Executed poorly, this sort of attempt at hybridization can be underwhelming, and not particularly adept at either realm. Such is always the risk when trying to spread the capabilities of anything too thin. And no, of course, it's not going to perform the same as an aggressive MTB designed for truly technical terrain. I have yet to see anyone really claiming that.

BUT....there are parts of the country where the lines between 'gravel' and 'mountain' are not so clearly and conveniently drawn, where these two realms actually exist in the same place, and where a well-designed bike, capable of handling dirt/gravel roads reasonably well and efficiently enough, while also able to cross onto at least moderate trails (or truly primitive, rough backroads) most definitely has a definite place. Just look at the 'monstercross' phenom - a spectrum of loosely defined attempts at arriving at a mountain/gravel bike that fits the above description. Many of these iterations are quite capable. And the number of individual riders building up these types of bikes from scratch, along with the increasing number of builders starting to offer them, like this suggests that I'm far from alone in this opinion.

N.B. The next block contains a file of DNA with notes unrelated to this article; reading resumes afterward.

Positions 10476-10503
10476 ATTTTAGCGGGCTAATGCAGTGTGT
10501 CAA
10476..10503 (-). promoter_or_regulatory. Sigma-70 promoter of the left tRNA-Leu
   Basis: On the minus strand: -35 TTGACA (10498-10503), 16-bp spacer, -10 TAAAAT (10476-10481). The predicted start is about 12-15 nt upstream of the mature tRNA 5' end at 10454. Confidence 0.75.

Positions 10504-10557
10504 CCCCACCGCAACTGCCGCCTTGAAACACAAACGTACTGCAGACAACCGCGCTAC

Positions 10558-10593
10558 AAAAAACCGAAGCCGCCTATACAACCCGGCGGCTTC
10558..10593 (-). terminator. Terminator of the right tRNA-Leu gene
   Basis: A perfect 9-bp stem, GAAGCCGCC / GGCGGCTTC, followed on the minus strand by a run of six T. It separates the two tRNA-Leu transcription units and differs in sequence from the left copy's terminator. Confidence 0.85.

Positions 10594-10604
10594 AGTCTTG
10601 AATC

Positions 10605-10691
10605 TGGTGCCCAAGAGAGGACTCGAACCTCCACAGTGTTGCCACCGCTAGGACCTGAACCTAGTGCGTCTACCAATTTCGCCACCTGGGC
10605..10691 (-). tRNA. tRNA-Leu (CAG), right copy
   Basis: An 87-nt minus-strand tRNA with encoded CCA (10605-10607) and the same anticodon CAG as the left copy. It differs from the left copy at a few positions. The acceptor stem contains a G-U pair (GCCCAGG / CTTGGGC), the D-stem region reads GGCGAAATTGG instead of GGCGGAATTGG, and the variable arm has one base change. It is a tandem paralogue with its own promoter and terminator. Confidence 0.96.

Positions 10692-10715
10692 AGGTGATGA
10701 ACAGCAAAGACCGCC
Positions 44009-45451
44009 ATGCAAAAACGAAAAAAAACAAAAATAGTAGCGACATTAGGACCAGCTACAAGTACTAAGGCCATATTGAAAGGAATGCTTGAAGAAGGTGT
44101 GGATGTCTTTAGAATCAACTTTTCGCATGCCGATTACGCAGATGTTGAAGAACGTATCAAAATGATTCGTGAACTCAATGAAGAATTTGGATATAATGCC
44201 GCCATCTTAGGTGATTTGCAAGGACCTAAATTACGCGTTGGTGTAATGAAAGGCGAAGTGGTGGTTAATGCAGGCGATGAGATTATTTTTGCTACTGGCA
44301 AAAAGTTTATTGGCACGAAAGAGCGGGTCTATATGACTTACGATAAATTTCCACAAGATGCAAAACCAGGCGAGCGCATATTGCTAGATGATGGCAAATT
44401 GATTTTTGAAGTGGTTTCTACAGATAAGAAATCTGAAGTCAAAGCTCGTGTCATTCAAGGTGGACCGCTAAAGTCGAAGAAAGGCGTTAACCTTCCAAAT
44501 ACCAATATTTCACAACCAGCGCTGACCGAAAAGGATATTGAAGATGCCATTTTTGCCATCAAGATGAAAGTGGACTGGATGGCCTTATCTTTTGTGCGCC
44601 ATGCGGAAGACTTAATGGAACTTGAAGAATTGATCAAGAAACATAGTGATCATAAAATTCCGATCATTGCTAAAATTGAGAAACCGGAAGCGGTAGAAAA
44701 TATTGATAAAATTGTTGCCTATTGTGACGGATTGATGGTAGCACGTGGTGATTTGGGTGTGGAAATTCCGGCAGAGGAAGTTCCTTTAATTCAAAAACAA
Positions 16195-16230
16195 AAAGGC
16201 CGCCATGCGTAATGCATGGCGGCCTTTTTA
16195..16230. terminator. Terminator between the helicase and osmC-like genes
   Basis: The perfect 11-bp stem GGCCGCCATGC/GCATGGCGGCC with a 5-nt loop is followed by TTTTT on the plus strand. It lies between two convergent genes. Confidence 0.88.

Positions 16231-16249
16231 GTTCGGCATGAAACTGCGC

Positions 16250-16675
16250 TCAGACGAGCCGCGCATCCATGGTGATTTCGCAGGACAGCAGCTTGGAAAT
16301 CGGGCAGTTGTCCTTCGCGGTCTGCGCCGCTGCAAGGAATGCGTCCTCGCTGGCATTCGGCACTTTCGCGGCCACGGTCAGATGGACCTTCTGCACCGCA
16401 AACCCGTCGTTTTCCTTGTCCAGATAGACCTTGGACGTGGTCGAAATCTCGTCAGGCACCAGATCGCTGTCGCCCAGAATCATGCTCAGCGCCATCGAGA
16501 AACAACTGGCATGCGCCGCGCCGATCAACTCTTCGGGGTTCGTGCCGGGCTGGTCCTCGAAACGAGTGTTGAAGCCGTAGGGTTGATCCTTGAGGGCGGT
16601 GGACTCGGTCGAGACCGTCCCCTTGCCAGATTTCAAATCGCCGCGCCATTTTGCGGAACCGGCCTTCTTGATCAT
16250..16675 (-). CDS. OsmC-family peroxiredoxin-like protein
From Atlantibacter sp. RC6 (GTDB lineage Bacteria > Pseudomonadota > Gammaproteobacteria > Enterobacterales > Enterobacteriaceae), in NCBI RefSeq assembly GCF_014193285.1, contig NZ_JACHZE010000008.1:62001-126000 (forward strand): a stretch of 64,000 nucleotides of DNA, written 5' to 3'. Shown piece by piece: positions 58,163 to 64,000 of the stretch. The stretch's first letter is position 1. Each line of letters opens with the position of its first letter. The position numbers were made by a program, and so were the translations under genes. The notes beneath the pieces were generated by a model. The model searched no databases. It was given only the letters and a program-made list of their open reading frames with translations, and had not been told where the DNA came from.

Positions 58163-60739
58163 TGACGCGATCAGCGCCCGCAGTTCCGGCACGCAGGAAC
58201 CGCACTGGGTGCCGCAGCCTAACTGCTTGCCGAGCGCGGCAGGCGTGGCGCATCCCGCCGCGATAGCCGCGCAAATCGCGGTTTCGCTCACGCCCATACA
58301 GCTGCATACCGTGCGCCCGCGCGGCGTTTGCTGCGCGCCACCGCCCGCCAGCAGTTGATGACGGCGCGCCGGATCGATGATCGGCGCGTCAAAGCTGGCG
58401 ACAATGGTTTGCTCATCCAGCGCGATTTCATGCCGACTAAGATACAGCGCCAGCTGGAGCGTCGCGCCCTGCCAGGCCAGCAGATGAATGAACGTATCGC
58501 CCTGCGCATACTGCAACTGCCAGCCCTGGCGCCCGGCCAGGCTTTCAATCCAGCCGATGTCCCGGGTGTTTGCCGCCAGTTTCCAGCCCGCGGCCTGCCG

The best examples of this niche, imo, point at one of the more fertile and exciting areas of development in modern bike design. But maybe my opinion is somewhat formed by where I live, where I can find the usefulness of such a rig right out my front door.